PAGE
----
Love Like a Magic Penny

Hobson's Resort - Lake Jefferson, Cleveland Minnesota

Hobson’s Resort – Lake Jefferson, Cleveland Minnesota

My parents got a slide projector when I was around seven years old. The slide projector was a wonder. My parents loved the large screen pictures which would come out on winter nights, as we traced our lives through summers, birthdays, Christmases and two trips to Florida. But none of those slides were ever made into a picture that could be put into a photo album, given to a grandparent or hung on a wall. The last picture I have of myself is of my birthday party just before I started second grade.

With today’s technology, this would be an easy fix. That became impossible on Easter Sunday the year I graduated from high school. Our home burned. The only pictures which escaped were a few I had kept in an album in my room. Our slides were gone and most everything else in our home except our bedrooms. In the end, the only pictures I have of my early childhood came from the pictures which were given away. Grandparents, Aunts and Uncles realized how much those photos would mean to my parents. They gifted them back.

I discovered the year of the fire, how quickly possessions can disappear. Love remains. Like our lost pictures, only what was given away is something I possess today.

Malvina Reynolds wrote a song about giving love away. Her message was that people who love are the ones who receive love back. “Love,” she said, “is like a magic penny.” The lyrics go like this:

“Love is something if you give it away,
Give it away, give it away.
Love is something if you give it away,
You end up having more.

It’s just like a magic penny,
Hold it tight and you won’t have any.
Lend it, spend it, and you’ll have so many
They’ll roll all over the floor.

For love is something if you give it away,
You end up having more.”

The less we give of ourselves to the world, the less we receive back. What we hang on tightly to, we are most likely to lose. The more love we give away, the more we are surprised by love coming back.

Some Quotes

Do not keep the alabaster box of your friendship sealed up until your friends are dead. Fill their lives with sweetness. Speak approving, cheering words while their ears can hear them, and while their hearts can be thrilled and made happier. The kind of things you mean to say when they are gone, say before they go.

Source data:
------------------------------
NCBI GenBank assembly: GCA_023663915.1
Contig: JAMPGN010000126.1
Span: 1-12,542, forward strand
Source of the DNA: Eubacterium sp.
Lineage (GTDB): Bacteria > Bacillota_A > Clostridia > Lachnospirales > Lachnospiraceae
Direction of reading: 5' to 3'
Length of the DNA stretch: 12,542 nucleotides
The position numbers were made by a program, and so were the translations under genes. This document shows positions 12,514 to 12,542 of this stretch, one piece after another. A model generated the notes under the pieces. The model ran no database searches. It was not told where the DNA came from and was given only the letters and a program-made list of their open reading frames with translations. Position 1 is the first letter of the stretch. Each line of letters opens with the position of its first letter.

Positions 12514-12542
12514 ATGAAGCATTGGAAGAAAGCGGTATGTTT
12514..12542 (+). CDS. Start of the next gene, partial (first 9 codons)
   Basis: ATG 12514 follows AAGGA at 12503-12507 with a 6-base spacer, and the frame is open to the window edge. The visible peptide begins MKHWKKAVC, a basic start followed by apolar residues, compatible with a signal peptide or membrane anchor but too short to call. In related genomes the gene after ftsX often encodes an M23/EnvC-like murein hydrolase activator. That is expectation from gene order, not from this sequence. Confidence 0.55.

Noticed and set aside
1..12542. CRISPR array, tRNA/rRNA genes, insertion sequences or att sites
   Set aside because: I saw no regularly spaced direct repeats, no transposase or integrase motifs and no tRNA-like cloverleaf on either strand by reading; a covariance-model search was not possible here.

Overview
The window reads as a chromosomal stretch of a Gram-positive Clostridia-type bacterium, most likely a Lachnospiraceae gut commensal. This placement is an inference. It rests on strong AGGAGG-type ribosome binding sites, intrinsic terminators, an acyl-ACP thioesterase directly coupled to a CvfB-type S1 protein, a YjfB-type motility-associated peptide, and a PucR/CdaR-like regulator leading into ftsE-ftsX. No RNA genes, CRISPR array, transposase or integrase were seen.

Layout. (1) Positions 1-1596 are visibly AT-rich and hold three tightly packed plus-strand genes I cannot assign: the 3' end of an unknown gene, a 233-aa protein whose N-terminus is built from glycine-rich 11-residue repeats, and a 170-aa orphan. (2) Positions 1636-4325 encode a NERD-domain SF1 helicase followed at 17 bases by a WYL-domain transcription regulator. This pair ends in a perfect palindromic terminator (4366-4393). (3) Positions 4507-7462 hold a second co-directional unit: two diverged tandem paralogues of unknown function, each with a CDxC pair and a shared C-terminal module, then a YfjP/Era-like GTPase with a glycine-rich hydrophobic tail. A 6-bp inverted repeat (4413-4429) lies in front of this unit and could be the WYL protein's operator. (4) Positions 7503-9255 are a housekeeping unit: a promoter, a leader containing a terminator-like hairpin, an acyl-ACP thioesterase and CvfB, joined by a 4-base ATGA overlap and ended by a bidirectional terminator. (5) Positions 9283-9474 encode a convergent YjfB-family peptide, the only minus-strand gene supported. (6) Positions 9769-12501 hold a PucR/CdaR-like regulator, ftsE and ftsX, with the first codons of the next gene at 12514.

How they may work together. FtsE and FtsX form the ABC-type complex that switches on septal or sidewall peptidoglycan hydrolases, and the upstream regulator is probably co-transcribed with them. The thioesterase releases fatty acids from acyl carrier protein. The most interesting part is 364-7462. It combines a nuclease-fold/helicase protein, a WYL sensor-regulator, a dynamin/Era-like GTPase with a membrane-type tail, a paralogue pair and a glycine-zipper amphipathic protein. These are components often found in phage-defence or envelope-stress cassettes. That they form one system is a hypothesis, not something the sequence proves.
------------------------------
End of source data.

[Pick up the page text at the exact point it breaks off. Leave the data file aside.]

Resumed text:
by George W. Childs

Go out into the world today and love the people you meet. Let your presence light new light in the hearts of people.

_Mother Teresa

Life’s most urgent question is: what are you doing for others?
by Martin Luther King, Jr.

The Legitimization of Hate

It was inevitable, really. A mass killing, larger than the last biggest mass killing. It was probably inevitable too, that a minority group of some sort would be the target. With months of hearing debates over bathroom laws, it shouldn’t have been that much of a surprise that a gay bar was the target. How much of the Orlando killing spree was a terrorist attack and how much a hate crime, remains to be sorted out.

I do know the legitimization of hate has risen to new heights in this election cycle. While it was a 2nd generation American with roots in Afghanistan, naming ISIS as his reason for mass murder, it was an immigrant preacher from Venezuela, who praised the deaths. Roger Jimenez (who claims to be a Christian) made a point of telling his congregation there was no reason to mourn the people shot in Orlando. Instead, he said he wished more had died. Both have been fed a barrage of anti-gay sentiment. Their purpose was hate. Their need was to attack a group of people who are deemed less worthy, by some in our society.

Whatever the tortured state of mind of Omar Mateen, he latched unto legitimized hate as justification for his decision to carry out an attack. Fueled by ISIS attacks on anyone who is different, he justified himself. Afterwards, Jimenez, latched onto legitimized hate to launch his diatribe against all gay and lesbian people, who he believes are destined for punishment. He says, that God has already put the “death penalty” on them, so why should anyone care.

A few days back, a close relative of an old friend was attacked by a person, who mistook his tanned skin, as that of a Muslim. Feeling righteous anger, the man knocked him to the floor and began to beat him up. He felt his hatred toward Muslim people, legitimized in today’s rhetoric, gave him the right to do injury and harm to a stranger.

It’s not to say I believe in reincarnation, but sometimes I think that in God’s great wisdom, justice would be served by sending Orlando’s shooter and Pastor Jimenez back to be re-schooled in compassion, reincarnated as young gay men in Saudi Arabia or some other intolerant society.

I hope that we come to a consensus on guns, mental illness and better strategies of tracking people who pose a threat to others, soon. More than that, I pray a new attitude of compassion will flow through this country. An attitude which loves, even people who we disagree with – whose life style, may be contrary to our own view of the world. An attitude which refuses to buy into the politics of hate. Jesus had it right, when he said, “You have heard that it was said, ‘You shall love your neighbor and hate your enemy.’ But I say to you, Love your enemies and pray for those who persecute you, so that you may be children of your Father in heaven.”